### An exercise for the student

I'm a creature of habit. There are a lot of areas in which I don't like trying new things, especially if I've already found something that I already really like. This is particularly true when it comes to music; in fact, I pretty much dislike every song I hear, the first time I hear it. (There have been some exceptions, but then sometimes I got sick of those songs really easily.)

As you might imagine, this makes finding new music to listen to rather tricky. However, I've discovered that if I buy an album which has a few songs on it that I already know and like, I can generally suffer through listening to the rest of them until I actually start liking them, as well.

I used to buy a new CD ever time I had to make a cross country trip, and then I'd put the CD on shuffle until I'd heard all of the songs I liked. (Then I'd typically take it out and put in an old favorite.)

Which brings us to our exercise.

Given a CD with

*m*songs I like on it and

*n*total tracks (where we assume that

*n*≥

*m*), how many songs will I have to listen to

*on average*before I hear all of the songs that I like? (Remember that the CD player is on

*shuffle,*not

*random,*so each track will play exactly once before any of them repeat.)

I once derived a general solution to this, which I'll add as a comment, but I don't understand why it works, only that it does. (For low values of

*m*and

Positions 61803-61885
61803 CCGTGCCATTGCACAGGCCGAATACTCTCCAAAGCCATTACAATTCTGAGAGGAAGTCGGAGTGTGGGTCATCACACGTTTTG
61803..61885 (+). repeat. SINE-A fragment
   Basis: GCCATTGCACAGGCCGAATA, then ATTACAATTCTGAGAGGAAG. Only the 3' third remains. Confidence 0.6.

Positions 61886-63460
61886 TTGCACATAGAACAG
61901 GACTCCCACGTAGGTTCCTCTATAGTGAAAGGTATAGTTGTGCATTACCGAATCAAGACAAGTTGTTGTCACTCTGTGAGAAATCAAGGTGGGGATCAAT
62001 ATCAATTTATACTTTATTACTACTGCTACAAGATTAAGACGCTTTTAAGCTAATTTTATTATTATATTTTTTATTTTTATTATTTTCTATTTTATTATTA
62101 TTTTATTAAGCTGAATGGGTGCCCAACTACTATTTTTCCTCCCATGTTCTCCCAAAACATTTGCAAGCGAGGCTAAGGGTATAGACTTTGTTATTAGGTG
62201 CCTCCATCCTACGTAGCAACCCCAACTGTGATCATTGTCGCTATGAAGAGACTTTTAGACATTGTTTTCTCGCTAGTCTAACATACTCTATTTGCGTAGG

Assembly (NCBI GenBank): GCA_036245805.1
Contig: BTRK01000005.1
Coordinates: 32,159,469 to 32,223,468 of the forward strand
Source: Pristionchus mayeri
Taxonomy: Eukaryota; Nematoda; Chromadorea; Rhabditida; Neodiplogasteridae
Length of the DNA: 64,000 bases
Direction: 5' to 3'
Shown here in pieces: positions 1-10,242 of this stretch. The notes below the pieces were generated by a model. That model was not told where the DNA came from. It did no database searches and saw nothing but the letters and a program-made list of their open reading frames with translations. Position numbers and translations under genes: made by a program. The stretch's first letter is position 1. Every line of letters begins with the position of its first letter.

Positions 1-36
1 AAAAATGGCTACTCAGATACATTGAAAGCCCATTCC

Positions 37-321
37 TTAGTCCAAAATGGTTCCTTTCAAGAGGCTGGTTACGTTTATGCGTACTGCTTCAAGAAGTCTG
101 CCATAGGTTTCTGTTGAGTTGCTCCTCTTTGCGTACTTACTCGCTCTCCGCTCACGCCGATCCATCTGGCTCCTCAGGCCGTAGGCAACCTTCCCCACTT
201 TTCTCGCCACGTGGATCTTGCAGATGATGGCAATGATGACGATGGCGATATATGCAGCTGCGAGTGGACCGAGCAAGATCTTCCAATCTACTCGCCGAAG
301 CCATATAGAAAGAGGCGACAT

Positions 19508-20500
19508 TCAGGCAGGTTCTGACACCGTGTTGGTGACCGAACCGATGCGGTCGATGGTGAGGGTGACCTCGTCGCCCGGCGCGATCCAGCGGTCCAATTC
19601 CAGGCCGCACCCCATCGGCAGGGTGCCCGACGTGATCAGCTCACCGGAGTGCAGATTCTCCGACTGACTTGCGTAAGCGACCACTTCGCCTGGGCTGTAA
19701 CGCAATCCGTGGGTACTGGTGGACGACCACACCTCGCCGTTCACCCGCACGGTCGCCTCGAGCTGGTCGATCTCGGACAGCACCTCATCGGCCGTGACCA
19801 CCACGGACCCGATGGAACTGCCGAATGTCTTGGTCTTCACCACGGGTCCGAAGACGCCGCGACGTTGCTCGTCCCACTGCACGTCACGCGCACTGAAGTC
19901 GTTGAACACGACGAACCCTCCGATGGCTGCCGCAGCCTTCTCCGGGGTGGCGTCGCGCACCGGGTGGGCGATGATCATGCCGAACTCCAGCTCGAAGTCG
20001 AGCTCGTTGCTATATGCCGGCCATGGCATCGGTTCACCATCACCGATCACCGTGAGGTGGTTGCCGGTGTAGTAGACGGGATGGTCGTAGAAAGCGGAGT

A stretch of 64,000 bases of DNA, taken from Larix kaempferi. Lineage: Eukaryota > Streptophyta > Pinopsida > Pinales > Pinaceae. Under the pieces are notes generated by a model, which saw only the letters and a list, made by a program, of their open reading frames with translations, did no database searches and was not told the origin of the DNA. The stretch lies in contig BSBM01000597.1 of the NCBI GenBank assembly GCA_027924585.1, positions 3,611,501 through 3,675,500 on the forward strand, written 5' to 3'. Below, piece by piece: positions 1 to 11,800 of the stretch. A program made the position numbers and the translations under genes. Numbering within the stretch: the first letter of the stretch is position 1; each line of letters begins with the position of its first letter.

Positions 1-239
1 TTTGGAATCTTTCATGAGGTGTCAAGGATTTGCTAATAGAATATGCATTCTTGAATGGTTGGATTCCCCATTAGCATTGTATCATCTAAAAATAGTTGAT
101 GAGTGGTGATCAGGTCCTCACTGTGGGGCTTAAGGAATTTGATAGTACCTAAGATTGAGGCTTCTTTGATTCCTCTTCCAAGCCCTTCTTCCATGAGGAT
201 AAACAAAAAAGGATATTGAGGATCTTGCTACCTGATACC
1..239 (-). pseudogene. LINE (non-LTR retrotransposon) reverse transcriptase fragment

*n,*at least. Katya's Last Theorem, anyone?)

## 17 Comments:

(n+1)m/(m+1)

Hey, it's a non-weaksauce version of the drawing socks out of a drawer problem. Cool.

I'm not sure how to solve it mathematically, though I see a few promising leads Googling 'probability "how many draws"', particularly Discrete Probability. I'm about halfway through a Python script to rigorously confirm your formula empirically, though.

(Thanks for posting this. We're kindred spirits in riddling.)

Heh. Yeah, I guessed you'd be one of the people to take the challenge. I'm wondring if CPM will show up, too.

Also, the first time I derived this, it was without pen and paper because I was driving across Nebraska at the time, so I had to keep everything my head. It took a LONG time because I kept forgetting things. (But then, there's not much else to do when you're driving across Nebraska . . .)

Oh man I feel like I used to know how to do this at one point. Bawb I'm curious how your empirical study goes...

Posted the Katya's enigma script.

I'm getting close to working the formal math out for "random" with Wikipedia: Summation, though "shuffle" is still beyond me.